The weather was so windy, cold, grey and miserable that I thought I’d live in the past for a few moments and recall a lovely twenty-four hour road trip I took just a few weeks ago when autumn was still warm and gorgeous.
The day was clear as we moved along Highway 11. No construction. No accidents and no surprise weather anomalies. Just beautiful, carpet like rolling fields straight north for two and a half hours.
A quick pause and snack had us at the very boring and very commercial roadside stop near Davidson. And, as far as gas station/convenience stores go this place is typical. There’s a Dairy Queen, a Tim Horton’s (we are, after all, trapped in Canada) bathrooms, and fuel. But there is also a gift section in the gas station that distracted me like a well stocked toy store for a small child. Trendy, kitschy gift shop style jewelry, travel mugs, squish-able scarves, toques, socks with cusses on the soles, purses, wallets, shot glasses, tea towels with witty quips—they had it all. The hoarder in me wanted everything! But my inner minimalist grabbed a snack and a coffee and went straight back to the car.
Our destination in Martinsville came early enough for a nice six kilometer walk in the sunshine. Diana, our friend and hostess and Sophie and Rowdy her canine sidekicks, set the pace and we followed stretching our road trip legs. The leaves, yellow and bright were still hanging on. The grasses, dried that dusty gold shredded wheat on each side of the path and the occasional bird whipped by a little too close, playing chicken with us humans. I wonder if birds call it ‘playing chicken!’
Ashlee, Diana and I aligned nicely in two areas: no one needed a lot of time to get ready and all three of us had tall dark boots. I’ve always said that boots are the stiletto of the north given our cold temperatures.
Diana has a presence and a self assurance I was barely tending to when I was in my thirties. She had on the sexiest, bohemian leather jacket embroidered with beautiful flowers—screaming something Spanish to me—Senorita! Take me! Her leggings shiny black and her tunic shirt also shimmered. She’d somehow fandangled a look I could only describe as equestrian Mexican chic! Ashlee, a much softer friend, always concerned, always gentle, a patient mother of two, feminine in her dress, accessorized and well put together, was the hyphen between us. Then there was me with my comfortably shirt, strategically exposed arms, self assured red lips and statement earrings, classically accompanied with lazy blue jeans and a leather jacket (not nearly as cool as Diana’s). Ashlee asked “If we were the Sex and the City Girls would Diana be Miranda? I’d be Charlotte and you’d be Sam or Carrie?” Sure!
For simplicity sake we went straight to Broadway Avenue.
If you haven’t been there then you should go. If you’ve gone, then you know. You know that it’s an inclusive environment. You know that Broadway Avenue is stacked with restaurants, and places to drink—short jaunts from one place to another so if an establishment is full, or lined up there is always another offering down the street.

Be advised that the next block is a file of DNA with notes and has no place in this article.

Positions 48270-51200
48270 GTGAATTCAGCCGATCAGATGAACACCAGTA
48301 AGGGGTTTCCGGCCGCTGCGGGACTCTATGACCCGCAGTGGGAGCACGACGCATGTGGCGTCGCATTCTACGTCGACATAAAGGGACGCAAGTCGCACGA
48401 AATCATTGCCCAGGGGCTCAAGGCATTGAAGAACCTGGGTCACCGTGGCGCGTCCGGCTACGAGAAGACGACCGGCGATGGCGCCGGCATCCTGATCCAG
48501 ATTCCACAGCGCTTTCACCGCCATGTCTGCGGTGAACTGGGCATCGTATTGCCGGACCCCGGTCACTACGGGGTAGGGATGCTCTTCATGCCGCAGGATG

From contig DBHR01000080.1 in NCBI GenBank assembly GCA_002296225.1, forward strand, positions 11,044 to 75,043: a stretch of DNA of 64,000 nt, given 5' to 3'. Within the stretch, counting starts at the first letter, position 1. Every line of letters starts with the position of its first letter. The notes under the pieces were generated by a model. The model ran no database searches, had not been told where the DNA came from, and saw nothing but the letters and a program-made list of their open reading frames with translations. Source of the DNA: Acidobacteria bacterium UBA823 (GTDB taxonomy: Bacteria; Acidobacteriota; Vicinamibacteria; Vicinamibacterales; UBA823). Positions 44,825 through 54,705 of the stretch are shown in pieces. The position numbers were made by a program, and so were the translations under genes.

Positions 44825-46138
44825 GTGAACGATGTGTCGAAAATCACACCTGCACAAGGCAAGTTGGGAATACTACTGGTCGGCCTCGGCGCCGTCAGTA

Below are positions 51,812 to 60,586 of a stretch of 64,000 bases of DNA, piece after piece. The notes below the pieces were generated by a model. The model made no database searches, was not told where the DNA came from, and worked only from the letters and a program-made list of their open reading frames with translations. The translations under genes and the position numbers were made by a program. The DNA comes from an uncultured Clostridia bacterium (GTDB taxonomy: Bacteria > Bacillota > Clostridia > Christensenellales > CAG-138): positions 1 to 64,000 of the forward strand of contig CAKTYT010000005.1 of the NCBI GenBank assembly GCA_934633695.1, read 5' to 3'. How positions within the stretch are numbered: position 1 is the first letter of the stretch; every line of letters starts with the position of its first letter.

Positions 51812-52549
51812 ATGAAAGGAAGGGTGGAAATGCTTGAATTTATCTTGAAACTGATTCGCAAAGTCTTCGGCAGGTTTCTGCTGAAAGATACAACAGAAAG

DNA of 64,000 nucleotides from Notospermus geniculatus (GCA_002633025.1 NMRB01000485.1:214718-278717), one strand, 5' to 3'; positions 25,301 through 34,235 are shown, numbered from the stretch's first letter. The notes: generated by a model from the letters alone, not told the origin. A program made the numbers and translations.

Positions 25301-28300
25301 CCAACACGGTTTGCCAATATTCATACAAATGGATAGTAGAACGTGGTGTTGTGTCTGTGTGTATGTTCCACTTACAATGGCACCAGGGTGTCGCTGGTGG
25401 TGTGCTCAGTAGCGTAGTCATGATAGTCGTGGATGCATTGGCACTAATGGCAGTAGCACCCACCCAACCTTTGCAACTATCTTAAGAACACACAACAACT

Odla was our destination. We sat at the bar with a plexiglass partition between us and our barman. I’ve always been a fan of sitting at the bar. There’s a little more action—watching the barman build his elixirs, keeping me company when I was alone or engaging with my friends when I was with others. Socially it’s always been a favorable seat for me. And, this night it was as well. The atmosphere was casual, fun, and light. There was patience in the server who kindly checked on us as we tried to decide—taking too long, like our drinks may be a life and death choice. Sometimes they are.
Drinks and Eats
We settled on Hurts So Good (Aperol, melon syrup, orange juice, sparkling wine, soda) Cherry Bomb (vodka, cherry liqueur, choke cherry syrup, lime oleo, citric acid, soda) and Champagne Swizzle (Bacardi White Rum, Torres Brandy, J. Wray Overproof Rum, Lingonberry Falernum, Champagne shrub, orange, pineapple). If you get the Champagne Swizzle prepare yourself for some over-the-top deliciousness. The bar tender passed over a small bowl of preserved cherries to sweeten our palette—a gesture we appreciated.
Food was a light balance to go with our drinks. We ordered the mushrooms, lamb meatballs, and chickpea fritters. We tried ordering the schnitzel, the small plate special, but missed our chance as a server came out to tell the barman there was none left. We rioted! Yelling playfully and slamming our hands on the counter. The server laughed raising his hands in surrender. We decided not to shoot the messenger and used this opportunity to order dessert instead of another small plate. I had a pavlova that I have dreamed about since.